Jackson Hole & US Markets
Last week was the all-important Jackson Hole Symposium.
You may have heard of this summit before. The Jackson Hole conference is an annual summer event put on by the US Federal Reserve Bank at Kansas City in Jackson Hole, WY.
(yes, Kansas City isn't very close to Wyoming at all and, yes, they just want to luxuriate in far nicer surroundings than Kansas City in August).
Anyway, there are always big speeches from central bankers, academics and policymakers on the state of the world, finance, the markets etc and this makes it a heavily watched and commented on event.
This year the Fed Chair, Jay Powell, gave a highly anticipated speech about the US economy and his and the Fed's perspective on when and how to do two things:
Slow down or "taper" the emergency asset purchases of US bonds and mortgage backed securities that the Fed is currently doing to the tune of $120 billion a month.
Begin the process of increasing US interest rates from near zero.
There is a lot you could say about both the above and Chair Powell's take on it but the most important point is that he very carefully managed expectations for both of these future policy changes and also separated them from each other.
More prosaically, the stock market loved it.
By threading the needle so expertly Chair J. Powell accomplished several things:
1) The first and most important is that he continued a lot of theme we covered last month in a post entitled "US Equities: A Rising Tide Lifts All Boats" and we have published on our blog here.
The basic takeaway: The Fed will continue to purchase assets and keep financial conditions easy and real interest rates exceptionally low until we have reached full employment.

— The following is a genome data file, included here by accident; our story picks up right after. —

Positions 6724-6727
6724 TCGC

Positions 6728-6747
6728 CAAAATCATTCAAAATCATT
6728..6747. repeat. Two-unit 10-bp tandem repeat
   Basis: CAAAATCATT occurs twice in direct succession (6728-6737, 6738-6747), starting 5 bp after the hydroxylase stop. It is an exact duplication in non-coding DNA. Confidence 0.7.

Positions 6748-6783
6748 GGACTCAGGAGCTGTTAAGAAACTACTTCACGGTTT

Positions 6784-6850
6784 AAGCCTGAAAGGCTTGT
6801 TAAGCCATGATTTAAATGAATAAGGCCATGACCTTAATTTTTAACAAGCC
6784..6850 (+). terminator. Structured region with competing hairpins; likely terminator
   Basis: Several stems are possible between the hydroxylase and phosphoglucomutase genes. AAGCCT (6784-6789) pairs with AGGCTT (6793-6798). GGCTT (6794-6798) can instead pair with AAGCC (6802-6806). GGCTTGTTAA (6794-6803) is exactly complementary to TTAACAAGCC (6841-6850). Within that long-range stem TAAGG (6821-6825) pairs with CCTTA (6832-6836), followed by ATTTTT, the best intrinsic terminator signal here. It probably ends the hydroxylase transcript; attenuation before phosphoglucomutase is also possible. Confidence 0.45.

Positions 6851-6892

“we have much ground to cover to reach maximum employment, and time will tell whether we have reached 2 percent inflation on a sustainable basis.”
That will be supportive of asset prices. So, stocks higher.
2) He also effectively separated #1 from #2 from above. Tapering can begin but does not necessarily indicate that interest rate rises will follow automatically thereafter.
Specifically he said:
“the timing and pace of the coming reduction in asset purchases will not be intended to carry a direct signal regarding the timing of interest rate liftoff, for which we have articulated a different and substantially more stringent test.”
So, one can occur without the other.
Cool, very boring as expected, what do I buy?
Good question. Here are two ideas:
If things continue as expected then growth stocks like the FANGs or technology sector ($XLK) are likely to continue the strong outperformance of the last 3-5 months.
As we detailed in Pebble 13, if economic growth falters, for whatever reason, (Covid, giant meteor, problems in China etc.) then you want to own defensive sectors like Utilities ($XLU).
Both these sectors are already doing rather well as people try and protect themselves from a steadily rising market while staying invested.
Here are sectors since we first spoke about the comeback of the FANGs and the Tech Sector.
Any new risks?
Yes, one. And a biggie.
One of the more interesting things about his speech was he spent ZERO time talking about a lot of Pebble themes.
Market trends such as:
Incredibly high house prices and the follow through to rent and the impact on cost of living for many.
The bottom-up cost pressures that many companies are experiencing for many different reasons. i.e.: inflation.
Any discussion of why - 18 months on - we are still using all of the "emergency measures" that were adopted at the height of the pandemic's disruption of markets and society/the economy.
All of this means that Chairman Powell is downplaying the risks of these factors being important. That is where his blindspot is and that is where a "Fed mistake" can occur - on the side of too much inflation, not too little.
US Economy Bonus:
This past Friday's US jobs report was a perfect encapsulation of this trend.
The weak BLS employment report - 235k actual jobs created vs 733k expected (ouch!) - underlines the Fed's dilemma perfectly.
If the US employment does not rise towards the Fed's definition of full employment quickly then they will slow the timeline of both the taper of purchases and the increase of interest rates.
That will only stoke the rise of financial assets higher still and increase the uncomfortable divergence between the US economy and US markets.
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